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President Tsai meets Swedish and European parliamentarians via videoconference
President Tsai meets Swedish and European parliamentarians via videoconference

On the morning of April 12, President Tsai Ing-wen met via videoconference with members of the Swedish-Taiwanese Parliamentarian Association and the European Parliament. President Tsai thanked the lawmakers for their longstanding concern for Taiwan-related issues in the Swedish Riksdag and European Parliament and for their work to advance bilateral exchanges and cooperation, while expressing hope for even deeper collaboration between Taiwan, Sweden, and the European Union.

A translation of President Tsai's remarks follows:

I extend a very warm welcome to all of you. Swedish-Taiwanese Parliamentarian Association Chairperson Boriana Åberg and European Parliament Policy Advisor Elise Coolegem have visited Taiwan before. I am also delighted to see the other members of the delegation who are visiting for the first time.

You are all good friends of Taiwan. I would like to take this opportunity to thank you for your enduring concern for Taiwan-related issues in both the Swedish and European parliaments, and for proactively advancing bilateral exchanges and cooperation. The members of the Riksdag here with us today have promoted Taiwan-Sweden ties and supported Taiwan's international participation through frequent interpellations and motions. These actions have truly warmed the hearts of the Taiwanese people.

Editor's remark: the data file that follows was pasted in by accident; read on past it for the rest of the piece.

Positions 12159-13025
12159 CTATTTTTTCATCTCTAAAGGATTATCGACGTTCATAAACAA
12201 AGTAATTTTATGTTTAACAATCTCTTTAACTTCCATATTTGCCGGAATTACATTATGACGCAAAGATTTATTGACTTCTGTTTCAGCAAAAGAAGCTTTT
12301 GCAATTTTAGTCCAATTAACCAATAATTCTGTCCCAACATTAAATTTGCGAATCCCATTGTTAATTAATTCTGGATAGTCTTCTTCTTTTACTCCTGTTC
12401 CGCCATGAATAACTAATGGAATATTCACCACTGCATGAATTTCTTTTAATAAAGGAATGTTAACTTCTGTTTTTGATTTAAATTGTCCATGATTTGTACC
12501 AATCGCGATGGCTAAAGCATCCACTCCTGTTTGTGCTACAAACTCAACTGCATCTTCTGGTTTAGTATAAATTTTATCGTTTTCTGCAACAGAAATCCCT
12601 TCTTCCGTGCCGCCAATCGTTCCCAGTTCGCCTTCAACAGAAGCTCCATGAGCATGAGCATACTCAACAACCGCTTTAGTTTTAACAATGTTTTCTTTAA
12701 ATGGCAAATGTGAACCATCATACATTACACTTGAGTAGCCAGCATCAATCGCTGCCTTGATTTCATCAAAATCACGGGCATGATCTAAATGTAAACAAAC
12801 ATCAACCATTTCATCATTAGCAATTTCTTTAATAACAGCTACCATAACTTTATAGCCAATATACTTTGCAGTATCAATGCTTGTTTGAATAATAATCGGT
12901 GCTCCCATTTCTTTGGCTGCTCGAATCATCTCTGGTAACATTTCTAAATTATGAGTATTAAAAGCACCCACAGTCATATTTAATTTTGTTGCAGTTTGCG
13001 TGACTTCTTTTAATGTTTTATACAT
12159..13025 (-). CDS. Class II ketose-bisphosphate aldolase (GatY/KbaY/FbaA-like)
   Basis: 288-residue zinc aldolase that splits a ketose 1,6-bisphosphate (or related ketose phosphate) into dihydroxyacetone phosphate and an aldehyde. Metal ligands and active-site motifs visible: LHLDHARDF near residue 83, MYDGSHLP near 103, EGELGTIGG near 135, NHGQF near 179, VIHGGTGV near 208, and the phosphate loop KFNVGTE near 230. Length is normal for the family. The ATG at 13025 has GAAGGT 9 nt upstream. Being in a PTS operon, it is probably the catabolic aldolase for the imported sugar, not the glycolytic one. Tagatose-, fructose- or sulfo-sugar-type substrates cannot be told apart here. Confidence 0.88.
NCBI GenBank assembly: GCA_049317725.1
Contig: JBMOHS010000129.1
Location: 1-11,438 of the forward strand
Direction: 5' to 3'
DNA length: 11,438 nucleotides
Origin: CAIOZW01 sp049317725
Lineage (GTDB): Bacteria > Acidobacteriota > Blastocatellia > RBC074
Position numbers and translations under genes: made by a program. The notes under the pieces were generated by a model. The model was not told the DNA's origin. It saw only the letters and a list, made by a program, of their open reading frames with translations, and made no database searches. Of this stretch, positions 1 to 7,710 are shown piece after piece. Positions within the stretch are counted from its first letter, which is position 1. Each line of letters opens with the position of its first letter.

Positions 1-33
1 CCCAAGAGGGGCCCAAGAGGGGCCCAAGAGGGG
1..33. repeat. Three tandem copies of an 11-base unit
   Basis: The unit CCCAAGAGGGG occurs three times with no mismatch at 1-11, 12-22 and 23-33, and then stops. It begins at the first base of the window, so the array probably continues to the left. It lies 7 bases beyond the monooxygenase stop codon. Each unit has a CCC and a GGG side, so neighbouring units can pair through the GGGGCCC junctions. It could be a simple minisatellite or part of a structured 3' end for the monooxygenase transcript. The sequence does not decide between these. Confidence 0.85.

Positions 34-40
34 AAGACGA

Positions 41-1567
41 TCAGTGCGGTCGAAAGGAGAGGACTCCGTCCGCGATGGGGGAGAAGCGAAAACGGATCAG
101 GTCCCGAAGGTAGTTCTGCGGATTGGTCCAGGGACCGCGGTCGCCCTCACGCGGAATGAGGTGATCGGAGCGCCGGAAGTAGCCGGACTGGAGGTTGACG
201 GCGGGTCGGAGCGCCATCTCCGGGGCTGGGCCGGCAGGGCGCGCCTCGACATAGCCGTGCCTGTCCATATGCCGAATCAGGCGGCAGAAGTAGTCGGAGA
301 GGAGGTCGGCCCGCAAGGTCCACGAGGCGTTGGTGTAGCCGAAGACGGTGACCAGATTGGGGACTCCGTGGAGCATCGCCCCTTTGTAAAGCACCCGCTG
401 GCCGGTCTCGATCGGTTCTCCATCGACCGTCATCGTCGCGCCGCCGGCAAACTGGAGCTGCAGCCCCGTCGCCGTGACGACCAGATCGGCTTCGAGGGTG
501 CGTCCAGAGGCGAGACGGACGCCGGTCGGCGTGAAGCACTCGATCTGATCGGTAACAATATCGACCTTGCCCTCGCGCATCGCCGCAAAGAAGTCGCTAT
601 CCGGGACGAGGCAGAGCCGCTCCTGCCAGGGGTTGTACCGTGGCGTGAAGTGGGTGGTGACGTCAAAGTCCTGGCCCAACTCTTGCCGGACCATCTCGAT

In recent years, we have also felt the strong support of the European Parliament through its numerous pro-Taiwan resolutions and reports. This was especially true of the EU-Taiwan Political Relations and Cooperation report, which passed with an overwhelming majority last October. This holds significant meaning for Taiwan-EU relations and future exchanges. Here, I want to express my sincere gratitude to Member of European Parliament (MEP) Charlie Weimers, who was the rapporteur of the report.